It appears you have not yet Signed Up with our community. To Sign Up for free, please click here....



Women's Health Message Board
Post New Thread   Closed Thread
LinkBack Thread Tools
Old 02-05-2009, 12:07 AM   #1
Registered User
(female)
 
Join Date: Feb 2009
Location: mumbai
Posts: 1
smitha80 HB User
what is meaning of T3,T4,TSH in medical terminology

what is meaning of T3,T4,TSH in medical terminology. i m having TSH is 5.68 is there any problem with pregnecy

 
The Following User Says Thank You to smitha80 For This Useful Post:
siron (07-23-2012)
Old 02-06-2009, 05:54 PM   #2
Junior Member
(female)
 
Join Date: Jan 2009
Location: Ohio
Posts: 40
fedup2009 HB User
Re: what is meaning of T3,T4,TSH in medical terminology

These tests check for thyroid function. A TSH of 5.68 is a slight elevation, but not necessarily indicative of hypothyroidism. You really need to talk to your doctor. Have you had symptoms? Gaining weight or difficulty losing weight? I don't think it will have any effect on pregnancy. Are you trying to become pregnant or are you already pregnant?

 
Sponsors Lightbulb
   
Old 02-07-2009, 01:29 PM   #3
Junior Member
(female)
 
Join Date: Jan 2009
Location: US
Posts: 45
Eeps HB User
Re: what is meaning of T3,T4,TSH in medical terminology

Thyroid levels can have various impacts on pregnancy and getting pregnant. Also, thyroid levels tend to jump around a bit following pregnancy.

Yours is a bit elevated, which doesn't effect the baby as much as low thyroid levels can. If you are pregnant, then being under the care of an endocrinologist as well as an OB/GYN is a good idea.

 
Old 02-07-2009, 02:28 PM   #4
Senior Veteran
(male)
 
Join Date: Jul 2008
Location: Canada
Posts: 999
harka HB Userharka HB Userharka HB Userharka HB Userharka HB Userharka HB Userharka HB Userharka HB User
Re: what is meaning of T3,T4,TSH in medical terminology

T3 and T4 are thyroid hormones. T3 is the hormone which is the more active one in the body, though when one is being treated with oral medication, the replacement is usually with T4.

The TSH is thyroid-stimulating hormone and it is secreted from the pituitary gland after a signal from the hypothalamus though another hormone called TRH or thyrotropin releasing hormone.

TSH will be secreted in order to stimulate the thyroid, but if the thyroid stops being able to produce hormone for some reason or another, the TSH level will continue to rise in an effort to stimulate the thyroid more. So as the thyroid's function decreases, the TSH goes up. Normal TSH is usually in the range of 1-4. With yours being slightly elevated (meaning your thyroid function is every so slightly decreased) it puts you at risk of developing hypothyroidism in the future.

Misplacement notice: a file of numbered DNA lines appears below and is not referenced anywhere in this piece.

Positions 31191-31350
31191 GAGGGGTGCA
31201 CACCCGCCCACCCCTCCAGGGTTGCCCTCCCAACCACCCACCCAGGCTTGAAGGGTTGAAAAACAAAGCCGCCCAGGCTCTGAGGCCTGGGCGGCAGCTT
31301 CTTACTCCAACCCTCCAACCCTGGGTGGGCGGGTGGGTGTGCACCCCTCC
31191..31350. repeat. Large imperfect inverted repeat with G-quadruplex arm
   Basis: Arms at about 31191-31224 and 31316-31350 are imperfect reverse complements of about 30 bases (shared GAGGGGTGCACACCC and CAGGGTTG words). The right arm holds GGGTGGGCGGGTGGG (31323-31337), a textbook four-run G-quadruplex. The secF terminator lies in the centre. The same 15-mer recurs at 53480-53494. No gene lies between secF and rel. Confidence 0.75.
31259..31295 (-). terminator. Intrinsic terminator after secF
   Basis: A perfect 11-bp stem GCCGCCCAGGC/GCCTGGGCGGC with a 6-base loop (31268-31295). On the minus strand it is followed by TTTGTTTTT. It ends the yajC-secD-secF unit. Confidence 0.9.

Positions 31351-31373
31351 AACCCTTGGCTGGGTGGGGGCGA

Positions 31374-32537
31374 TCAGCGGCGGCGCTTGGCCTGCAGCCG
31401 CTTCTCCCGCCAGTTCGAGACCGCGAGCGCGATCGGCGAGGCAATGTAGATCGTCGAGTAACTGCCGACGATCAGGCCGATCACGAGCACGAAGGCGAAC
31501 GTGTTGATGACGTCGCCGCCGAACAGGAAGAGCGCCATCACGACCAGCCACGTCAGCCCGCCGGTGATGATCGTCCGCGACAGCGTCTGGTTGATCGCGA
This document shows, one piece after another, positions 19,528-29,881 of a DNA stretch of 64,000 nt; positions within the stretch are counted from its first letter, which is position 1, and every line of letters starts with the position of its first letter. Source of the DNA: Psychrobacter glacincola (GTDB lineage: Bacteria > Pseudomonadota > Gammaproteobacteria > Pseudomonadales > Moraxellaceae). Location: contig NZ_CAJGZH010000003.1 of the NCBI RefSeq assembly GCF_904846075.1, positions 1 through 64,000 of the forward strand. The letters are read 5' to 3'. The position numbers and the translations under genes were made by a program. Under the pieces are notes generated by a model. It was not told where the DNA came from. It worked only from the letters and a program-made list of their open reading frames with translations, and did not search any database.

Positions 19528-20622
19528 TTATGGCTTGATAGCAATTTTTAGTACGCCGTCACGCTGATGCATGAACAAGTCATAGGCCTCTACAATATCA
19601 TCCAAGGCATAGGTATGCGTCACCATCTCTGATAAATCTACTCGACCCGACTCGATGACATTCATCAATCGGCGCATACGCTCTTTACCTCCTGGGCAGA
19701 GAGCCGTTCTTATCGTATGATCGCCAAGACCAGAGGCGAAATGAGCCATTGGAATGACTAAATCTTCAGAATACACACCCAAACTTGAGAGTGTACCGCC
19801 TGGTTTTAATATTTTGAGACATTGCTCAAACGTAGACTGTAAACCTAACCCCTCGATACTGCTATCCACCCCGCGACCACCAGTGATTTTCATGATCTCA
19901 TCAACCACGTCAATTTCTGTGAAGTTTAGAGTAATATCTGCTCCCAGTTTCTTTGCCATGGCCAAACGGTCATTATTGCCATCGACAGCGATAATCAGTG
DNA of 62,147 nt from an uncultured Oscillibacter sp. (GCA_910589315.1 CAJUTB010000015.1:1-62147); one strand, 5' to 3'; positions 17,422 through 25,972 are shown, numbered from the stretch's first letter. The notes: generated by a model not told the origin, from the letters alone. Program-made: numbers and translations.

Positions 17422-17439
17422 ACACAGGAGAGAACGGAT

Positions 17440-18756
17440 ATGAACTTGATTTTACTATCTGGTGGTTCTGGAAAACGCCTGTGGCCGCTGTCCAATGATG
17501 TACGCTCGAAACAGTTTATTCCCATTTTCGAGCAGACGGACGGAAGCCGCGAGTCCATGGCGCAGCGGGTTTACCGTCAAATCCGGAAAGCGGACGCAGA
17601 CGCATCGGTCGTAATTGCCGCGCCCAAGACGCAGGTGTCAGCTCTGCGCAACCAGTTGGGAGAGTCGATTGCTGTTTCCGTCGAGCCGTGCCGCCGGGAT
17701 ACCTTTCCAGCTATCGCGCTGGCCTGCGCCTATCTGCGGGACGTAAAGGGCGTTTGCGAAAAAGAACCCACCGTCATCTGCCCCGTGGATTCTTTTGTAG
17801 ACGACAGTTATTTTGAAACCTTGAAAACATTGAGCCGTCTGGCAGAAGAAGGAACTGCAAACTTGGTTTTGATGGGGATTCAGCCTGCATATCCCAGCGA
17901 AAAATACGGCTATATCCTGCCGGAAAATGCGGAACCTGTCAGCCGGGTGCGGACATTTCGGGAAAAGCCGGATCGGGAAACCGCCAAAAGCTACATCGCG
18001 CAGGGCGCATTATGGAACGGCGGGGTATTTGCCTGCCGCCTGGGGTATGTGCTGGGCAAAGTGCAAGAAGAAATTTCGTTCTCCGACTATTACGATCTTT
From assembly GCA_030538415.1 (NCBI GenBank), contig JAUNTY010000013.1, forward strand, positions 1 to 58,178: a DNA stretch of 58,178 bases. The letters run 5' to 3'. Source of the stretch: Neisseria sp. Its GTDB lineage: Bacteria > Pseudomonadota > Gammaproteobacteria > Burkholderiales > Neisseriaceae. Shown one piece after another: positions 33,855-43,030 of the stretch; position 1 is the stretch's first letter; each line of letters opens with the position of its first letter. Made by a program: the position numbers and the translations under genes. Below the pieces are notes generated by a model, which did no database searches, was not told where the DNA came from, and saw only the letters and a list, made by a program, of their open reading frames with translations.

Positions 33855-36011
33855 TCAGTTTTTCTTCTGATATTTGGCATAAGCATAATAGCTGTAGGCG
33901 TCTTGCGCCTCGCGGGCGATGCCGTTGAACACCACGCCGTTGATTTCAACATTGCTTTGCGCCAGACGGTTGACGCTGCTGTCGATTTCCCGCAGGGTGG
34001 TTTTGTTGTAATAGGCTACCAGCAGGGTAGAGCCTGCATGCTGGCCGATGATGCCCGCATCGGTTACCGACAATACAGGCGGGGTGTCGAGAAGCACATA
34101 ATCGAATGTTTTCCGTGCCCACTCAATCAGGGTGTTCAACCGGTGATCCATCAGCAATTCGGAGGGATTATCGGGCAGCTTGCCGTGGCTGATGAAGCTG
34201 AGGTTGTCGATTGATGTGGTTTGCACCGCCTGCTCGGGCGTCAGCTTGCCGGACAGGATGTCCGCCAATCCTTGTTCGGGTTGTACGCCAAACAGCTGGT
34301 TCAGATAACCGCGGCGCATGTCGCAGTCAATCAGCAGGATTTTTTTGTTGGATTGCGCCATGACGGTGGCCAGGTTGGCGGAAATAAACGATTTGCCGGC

When pregnant, sometimes the thyroid can be affected and a person with otherwise normal thyroid function can have dysfunction. Your obstetrician will follow closely and if there are any derangements, you'll be sent to an endocrinologist. Fedup was right when she said that generally it is HYPERthyroidism which affects a pregnancy, but hypothyroidism can cause problems as well.

 
Closed Thread

Similar Threads
Thread Thread Starter Board Replies Last Post
What's the point? WillIBeOkay Mental Health 4 03-05-2009 10:42 PM
MRI Results - What does this mean? TerriB32561 Back Problems 7 06-30-2008 10:47 AM
I don't know what is wrong with me????? mindyr11 Open to All Other Health Topics 6 05-06-2008 05:20 PM
Positive ANA + ACR Criteria Met --> Not Lupus?? What now? lindeesue Lupus 10 12-14-2007 08:16 AM
getting into medical field tcracing59 Healthcare Professionals 3 05-12-2006 11:56 PM




Thread Tools

Posting Rules
You may not post new threads
You may not post replies
You may not post attachments
You may not edit your posts

BB code is On
Smilies are On
[IMG] code is Off
HTML code is Off
Trackbacks are Off
Pingbacks are Off
Refbacks are Off




Join Our Newsletter

Stay healthy through tips curated by our health experts.

Whoops,

There was a problem adding your email Try again

Thank You

Your email has been added




Top 10 Drugs Discussed on this Board.
(Go to DrugTalk.com for complete list)
Alesse
Diflucan
Flagyl
Ibuprofen
Motrin
  Naproxen
Provera
Tylenol
Vicodin Yasmin




TOP THANKED CONTRIBUTORS



STLouisgal (52), Kszan (41), Titchou (35), twohands (23), Seraph (15), solofelix (15), janewhite1 (14), ladybud (12), sjb (12), Vanilla Kiss (10)

Site Wide Totals

teteri66 (1164), MSJayhawk (997), Apollo123 (898), Titchou (832), janewhite1 (823), Gabriel (758), ladybud (745), sammy64 (666), midwest1 (665), BlueSkies14 (610)



All times are GMT -7. The time now is 05:12 AM.



Site owned and operated by HealthBoards.comô
Terms of Use © 1998-2014 HealthBoards.comô All rights reserved.
Do not copy or redistribute in any form!